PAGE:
That’s the trouble with secrets, one can never ask for forgiveness.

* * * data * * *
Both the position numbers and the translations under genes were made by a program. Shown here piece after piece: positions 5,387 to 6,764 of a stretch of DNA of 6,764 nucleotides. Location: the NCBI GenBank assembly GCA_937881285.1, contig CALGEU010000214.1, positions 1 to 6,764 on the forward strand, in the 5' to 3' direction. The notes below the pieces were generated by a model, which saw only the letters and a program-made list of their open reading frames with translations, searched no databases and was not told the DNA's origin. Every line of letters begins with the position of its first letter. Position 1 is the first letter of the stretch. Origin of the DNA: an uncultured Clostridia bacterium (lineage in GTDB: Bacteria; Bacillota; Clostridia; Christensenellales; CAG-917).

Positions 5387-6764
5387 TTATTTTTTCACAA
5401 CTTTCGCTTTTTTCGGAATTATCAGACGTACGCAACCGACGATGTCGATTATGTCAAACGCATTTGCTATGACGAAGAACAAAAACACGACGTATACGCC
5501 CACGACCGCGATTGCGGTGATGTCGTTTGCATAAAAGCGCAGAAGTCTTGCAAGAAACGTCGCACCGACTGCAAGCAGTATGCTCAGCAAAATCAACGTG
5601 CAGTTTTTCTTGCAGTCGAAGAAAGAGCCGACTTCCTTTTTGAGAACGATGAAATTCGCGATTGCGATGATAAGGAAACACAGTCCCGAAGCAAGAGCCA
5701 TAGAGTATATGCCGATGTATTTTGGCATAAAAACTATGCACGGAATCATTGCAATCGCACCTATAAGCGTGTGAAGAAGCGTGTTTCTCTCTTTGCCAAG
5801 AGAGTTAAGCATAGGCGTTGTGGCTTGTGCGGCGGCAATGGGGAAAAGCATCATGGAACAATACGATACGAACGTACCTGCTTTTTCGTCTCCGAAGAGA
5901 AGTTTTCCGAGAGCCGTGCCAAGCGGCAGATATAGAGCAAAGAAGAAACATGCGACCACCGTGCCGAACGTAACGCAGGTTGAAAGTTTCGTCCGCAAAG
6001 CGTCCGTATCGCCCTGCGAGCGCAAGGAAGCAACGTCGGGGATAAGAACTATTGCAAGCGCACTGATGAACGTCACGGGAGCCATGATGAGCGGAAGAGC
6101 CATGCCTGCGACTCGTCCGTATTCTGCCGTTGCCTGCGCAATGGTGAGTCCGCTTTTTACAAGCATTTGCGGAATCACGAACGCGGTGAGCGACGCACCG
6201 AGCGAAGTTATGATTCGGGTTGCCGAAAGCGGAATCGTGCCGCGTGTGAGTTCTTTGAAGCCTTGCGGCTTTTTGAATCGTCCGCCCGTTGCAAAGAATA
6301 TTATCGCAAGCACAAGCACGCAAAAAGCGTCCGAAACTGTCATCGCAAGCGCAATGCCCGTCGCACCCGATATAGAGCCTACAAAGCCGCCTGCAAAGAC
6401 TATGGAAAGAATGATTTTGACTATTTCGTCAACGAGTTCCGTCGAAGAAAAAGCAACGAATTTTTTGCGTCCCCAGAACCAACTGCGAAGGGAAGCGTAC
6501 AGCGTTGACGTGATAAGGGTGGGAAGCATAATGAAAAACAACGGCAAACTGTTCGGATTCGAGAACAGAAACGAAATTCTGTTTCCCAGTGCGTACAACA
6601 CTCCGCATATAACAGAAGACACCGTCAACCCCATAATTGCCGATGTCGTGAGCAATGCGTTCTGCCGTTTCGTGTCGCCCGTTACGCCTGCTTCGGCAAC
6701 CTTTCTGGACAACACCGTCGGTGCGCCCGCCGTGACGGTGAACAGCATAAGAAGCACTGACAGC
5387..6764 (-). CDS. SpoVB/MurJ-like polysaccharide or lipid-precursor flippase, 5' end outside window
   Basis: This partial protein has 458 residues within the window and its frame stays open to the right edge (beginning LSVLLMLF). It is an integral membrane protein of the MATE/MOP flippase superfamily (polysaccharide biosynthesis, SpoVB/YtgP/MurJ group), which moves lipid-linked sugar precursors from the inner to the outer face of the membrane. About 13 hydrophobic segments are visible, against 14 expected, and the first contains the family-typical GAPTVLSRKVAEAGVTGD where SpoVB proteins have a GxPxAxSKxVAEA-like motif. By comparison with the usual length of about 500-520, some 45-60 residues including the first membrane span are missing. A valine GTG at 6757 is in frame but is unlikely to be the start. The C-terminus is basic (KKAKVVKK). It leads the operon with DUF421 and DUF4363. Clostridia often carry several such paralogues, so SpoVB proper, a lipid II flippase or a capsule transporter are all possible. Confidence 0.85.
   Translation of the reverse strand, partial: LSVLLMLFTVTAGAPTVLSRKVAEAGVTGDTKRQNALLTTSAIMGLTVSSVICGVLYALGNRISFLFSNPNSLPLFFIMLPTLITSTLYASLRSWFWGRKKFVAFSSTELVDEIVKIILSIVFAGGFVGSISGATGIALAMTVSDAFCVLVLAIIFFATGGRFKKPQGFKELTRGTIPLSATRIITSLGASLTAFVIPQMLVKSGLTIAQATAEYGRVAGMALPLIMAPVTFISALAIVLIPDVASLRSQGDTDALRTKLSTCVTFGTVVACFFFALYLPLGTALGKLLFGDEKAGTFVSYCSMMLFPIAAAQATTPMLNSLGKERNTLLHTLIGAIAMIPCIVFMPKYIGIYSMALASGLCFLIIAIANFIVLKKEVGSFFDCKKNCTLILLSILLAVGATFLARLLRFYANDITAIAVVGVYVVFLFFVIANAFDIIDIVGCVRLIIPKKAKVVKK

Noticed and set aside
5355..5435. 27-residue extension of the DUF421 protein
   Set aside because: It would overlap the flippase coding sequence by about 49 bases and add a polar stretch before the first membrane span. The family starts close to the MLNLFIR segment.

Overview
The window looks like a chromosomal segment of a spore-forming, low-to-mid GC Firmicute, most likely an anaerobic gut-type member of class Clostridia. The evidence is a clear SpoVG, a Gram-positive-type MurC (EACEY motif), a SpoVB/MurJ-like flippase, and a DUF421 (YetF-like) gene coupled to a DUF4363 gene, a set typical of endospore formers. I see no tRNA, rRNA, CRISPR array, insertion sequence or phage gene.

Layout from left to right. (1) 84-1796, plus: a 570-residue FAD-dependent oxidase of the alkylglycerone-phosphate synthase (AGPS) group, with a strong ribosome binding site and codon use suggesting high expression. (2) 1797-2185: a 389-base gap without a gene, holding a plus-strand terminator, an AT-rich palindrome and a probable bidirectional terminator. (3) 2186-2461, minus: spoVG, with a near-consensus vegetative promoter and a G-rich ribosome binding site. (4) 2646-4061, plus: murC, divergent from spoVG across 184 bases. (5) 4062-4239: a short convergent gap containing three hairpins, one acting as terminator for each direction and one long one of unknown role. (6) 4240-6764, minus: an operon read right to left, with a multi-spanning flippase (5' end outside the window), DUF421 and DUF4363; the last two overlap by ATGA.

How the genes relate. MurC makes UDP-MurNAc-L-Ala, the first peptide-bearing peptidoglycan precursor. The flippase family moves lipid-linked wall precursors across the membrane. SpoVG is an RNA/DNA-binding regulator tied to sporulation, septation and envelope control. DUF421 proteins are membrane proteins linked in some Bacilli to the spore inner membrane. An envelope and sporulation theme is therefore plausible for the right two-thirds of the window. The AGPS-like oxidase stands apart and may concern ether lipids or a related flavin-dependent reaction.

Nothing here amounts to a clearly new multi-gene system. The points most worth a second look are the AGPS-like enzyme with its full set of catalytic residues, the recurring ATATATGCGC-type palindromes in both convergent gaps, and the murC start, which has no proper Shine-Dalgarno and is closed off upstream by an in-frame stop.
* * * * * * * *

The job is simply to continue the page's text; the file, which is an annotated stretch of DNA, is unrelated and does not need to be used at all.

In the highly refined world of Javier Marías, where any emotion, action, or statement can be surgically probed for pages in order to reveal every nuance and possible interpretation, the bar for what counts as an affront to the system is set frightfully low. At the outset of Thus Bad Begins, Marías’s narrator, twenty-three year old Juan De Vere, is told by his new boss, the filmmaker Eduardo Muriel, that a friend of Muriel’s, a certain Dr. Van Vechten, has possibly committed some sort of heinous act in the past. It’s Madrid, 1980, five years after the death of Franco. Spaniards are tasting new freedoms, illicit drugs flow freely, the discos are packed until dawn, and unhappy couples await the legalization of divorce. “Is it something to do with the Civil War,” De Vere breathlessly asks? “Did he participate in a massacre? Did he carry out summary executions?” No, Muriel answers. His friend is believed to have “behaved in an indecent manner towards a woman or possibly more than one.” And with that bizarrely unexciting revelation, Marías sets in motion this fascinating, but overlong novel of lies and secrets. Read more